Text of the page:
How to Have a 'Good' Divorce
Parting ways and dissolving a marriage can be one of the biggest obstacles—not only in the lives of the divorcing parents, but for the children affected as well. From dividing up assets, to determining custody, re-entering the workforce and learning to co-parent, there are many hills to climb and everyone needs to get to the top.
By Dwain Hebda
In the nearly 50 years that Little Rock attorney Judson Kidd has been in practice, he's seen a little bit of everything in the divorce arena, including those rarest of outcomes—a happy divorce.
"It doesn’t happen a lot, but yeah," said Kidd, partner with Dodds, Kidd, Ryan & Rowan. "'Happy' may be a little bit over the top, but I see folks go through a divorce without coming out of it hating each other [and] the easier you can make the split, the better the kids are going to do."
On the surface, divorce is pretty straightforward—dissolve a marriage and divide assets—but anyone who has ever been through it knows it’s much more complicated than that, particularly when emotions take over.
"Some [clients] come in with an attitude that I want to do this, I want to take him for everything he’s got, I want to embarrass him, I want to file on our anniversary," Kidd said. "I explain to them, you’re going to be dealing with your ex-spouse as long as your kids are alive. Divorce is not the end of the road; you’ve still got parenting decisions to make together."
For this reason, Kidd encourages clients to continue to communicate throughout the process. The fact that you don't like your soon-to-be ex is all the more reason to heed this advice.
"I know some young lawyers, and even some older ones, tell their clients, ‘Never talk to your spouse during litigation during a divorce.’ I totally disagree with that," he said. "They’ve got to learn to communicate at some point."
"If you take the position we’re only going to talk through lawyers all it does is delay the process, make it twice as expensive, alienate the parties and puts a communication barrier between them that makes the whole process that much tougher."
Sidney Stewart, attorney with Taylor Law Firm of Little Rock, said some of the biggest hurdles dealing with divorce come after the order is finalized, such as re-entering the workplace.
"From a financial aspect, the majority of the time it is the woman who struggles to get back on her feet," she said. "Often, women have put their careers on hold to stay home and raise their children. This puts them at a severe disadvantage when trying to reenter the workforce after being out of it for so many years."
"The good news is, these types of women typically qualify for some form of spousal support to help them financially until they can get back in the workforce and build their career."
This ongoing financial support is often how animosity lingers after a divorce, but Stewart said there are many misconceptions about how child support works.
"I think there are some unfair and unfounded fears that child support will unreasonably burden the noncustodial parent," she said. "Many people believe that they will be punished with more child support because of actions during the marriage, such as infidelity. I think it is important for parents going through a divorce to know that child support is set by the Arkansas Child Support Guidelines."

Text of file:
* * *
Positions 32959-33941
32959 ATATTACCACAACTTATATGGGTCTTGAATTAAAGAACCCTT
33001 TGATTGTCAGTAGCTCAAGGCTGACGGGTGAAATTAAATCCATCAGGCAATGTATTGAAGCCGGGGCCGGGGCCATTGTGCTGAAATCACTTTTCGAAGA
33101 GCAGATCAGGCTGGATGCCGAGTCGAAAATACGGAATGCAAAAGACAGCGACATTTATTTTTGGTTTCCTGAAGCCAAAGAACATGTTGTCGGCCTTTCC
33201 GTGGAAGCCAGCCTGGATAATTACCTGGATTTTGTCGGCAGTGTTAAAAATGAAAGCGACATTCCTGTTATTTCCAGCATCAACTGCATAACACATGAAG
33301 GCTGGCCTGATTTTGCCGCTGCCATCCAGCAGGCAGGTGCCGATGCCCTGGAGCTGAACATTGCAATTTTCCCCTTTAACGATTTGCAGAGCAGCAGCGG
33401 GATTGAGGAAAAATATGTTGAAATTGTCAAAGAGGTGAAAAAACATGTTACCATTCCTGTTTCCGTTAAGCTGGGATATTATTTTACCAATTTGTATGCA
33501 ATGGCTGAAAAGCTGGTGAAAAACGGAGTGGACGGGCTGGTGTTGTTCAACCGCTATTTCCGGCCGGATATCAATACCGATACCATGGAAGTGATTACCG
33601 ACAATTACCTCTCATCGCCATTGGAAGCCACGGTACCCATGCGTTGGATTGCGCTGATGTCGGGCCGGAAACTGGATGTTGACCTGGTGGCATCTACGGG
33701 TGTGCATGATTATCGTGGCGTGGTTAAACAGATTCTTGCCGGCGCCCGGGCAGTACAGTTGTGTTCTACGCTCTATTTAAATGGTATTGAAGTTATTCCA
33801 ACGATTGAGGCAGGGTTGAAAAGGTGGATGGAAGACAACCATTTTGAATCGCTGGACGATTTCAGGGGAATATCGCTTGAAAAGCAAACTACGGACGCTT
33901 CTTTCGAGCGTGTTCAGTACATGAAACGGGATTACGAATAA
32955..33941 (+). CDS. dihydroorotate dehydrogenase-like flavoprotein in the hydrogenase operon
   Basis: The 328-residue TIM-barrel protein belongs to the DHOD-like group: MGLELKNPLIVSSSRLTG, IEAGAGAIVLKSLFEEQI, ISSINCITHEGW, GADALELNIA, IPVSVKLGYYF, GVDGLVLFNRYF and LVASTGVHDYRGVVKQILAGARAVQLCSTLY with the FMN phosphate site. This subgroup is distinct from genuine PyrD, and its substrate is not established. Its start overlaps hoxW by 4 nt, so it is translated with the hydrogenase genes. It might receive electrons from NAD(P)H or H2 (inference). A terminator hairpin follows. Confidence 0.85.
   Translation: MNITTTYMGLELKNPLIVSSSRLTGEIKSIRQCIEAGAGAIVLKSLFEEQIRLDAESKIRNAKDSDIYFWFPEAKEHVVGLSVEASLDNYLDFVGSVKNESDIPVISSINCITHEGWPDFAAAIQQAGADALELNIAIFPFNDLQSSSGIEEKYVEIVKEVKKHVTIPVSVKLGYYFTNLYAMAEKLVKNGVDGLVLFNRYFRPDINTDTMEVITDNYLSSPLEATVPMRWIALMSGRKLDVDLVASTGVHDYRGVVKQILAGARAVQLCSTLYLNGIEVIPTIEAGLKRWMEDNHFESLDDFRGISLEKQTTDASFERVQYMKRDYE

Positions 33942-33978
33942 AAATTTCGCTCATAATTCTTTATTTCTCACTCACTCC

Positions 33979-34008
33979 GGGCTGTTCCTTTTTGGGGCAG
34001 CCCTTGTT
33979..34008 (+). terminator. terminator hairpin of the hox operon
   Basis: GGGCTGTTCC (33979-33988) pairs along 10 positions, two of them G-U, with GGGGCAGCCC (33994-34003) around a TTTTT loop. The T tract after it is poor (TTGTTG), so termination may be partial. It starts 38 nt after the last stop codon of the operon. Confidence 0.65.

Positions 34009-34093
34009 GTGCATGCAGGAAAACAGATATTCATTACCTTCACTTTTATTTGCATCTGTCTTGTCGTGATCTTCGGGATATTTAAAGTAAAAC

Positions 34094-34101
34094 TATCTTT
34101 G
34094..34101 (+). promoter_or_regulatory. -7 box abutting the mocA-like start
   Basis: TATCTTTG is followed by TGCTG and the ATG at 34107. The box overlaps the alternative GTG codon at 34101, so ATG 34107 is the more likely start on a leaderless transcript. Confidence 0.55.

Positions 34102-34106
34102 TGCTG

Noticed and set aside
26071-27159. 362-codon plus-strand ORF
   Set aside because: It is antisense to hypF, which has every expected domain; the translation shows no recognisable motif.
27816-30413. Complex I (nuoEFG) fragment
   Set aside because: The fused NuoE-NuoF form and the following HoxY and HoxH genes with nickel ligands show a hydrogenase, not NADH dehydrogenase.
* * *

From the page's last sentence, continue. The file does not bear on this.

"It is true judges can award different amounts, but the Order must explicitly explain why that judge is deviating from the child support chart."
Of course, the biggest consideration in any divorce is not only how children are provided for, but how well they process what's happening between their parents.
"Divorce takes away their normalcy," said Katie Walker, licensed clinical social worker with Chenal Family Therapy. "It takes away foundation, it takes away consistency and it just completely throws off what their normalization is of the family."
Walker said people don't stay married "for the kids" anymore; in fact, the thinking nowadays is divorce is the means by which children gain healthier parents. But that doesn't absolve adults from appreciating the enormous toll and potential negative effect the situation holds for their children.
"Depending on what type of divorce it is and how well the parents communicate, [divorce] can be as significant as a death [to a child]. I mean, it can be that bad," Walker said. "With a death, you actually have time to grieve and move on. Divorce is in a consistent state of grief until the family realizes how to effectively do it, which can be years."
Put the Kids First
Divorce is no fun for anyone, but it's especially hard on kids. Here are some cardinal rules for helping them through it, provided by Katie Walker of Chenal Family Therapy.
Kids Aren't Trophies
Don't treat custody as a competition for children's love, or used it to "punish" the other side. You're only taking the strife of the marriage and prolonging it post-divorce.
Learn to Co-parent
This fast-growing new trend in family counseling develops specific skills and new ways to communicate with your ex on matters of great importance to your child's development.
Watch the Nonverbals
It's long been established to not bad-mouth your ex in front of the kids, but what are your body language or facial expressions saying? Kids "hear" that eyeroll as clearly as the words coming out of your mouth.
Keep to the Plan
If it's your weekend, don't cancel. If the agreed upon rules include eight o'clock bedtime, stick to it. Consistency is the key ingredient for happier, better adjusted children.
Let Kids Process Emotions
Many kids go through a “honeymoon" phase right after divorce, but don't be fooled. Even in the best, most amicable of splits, kids will mourn the loss of the family unit. Anger, depression or acting out are not uncommon, so pay attention to help them sort through their feelings.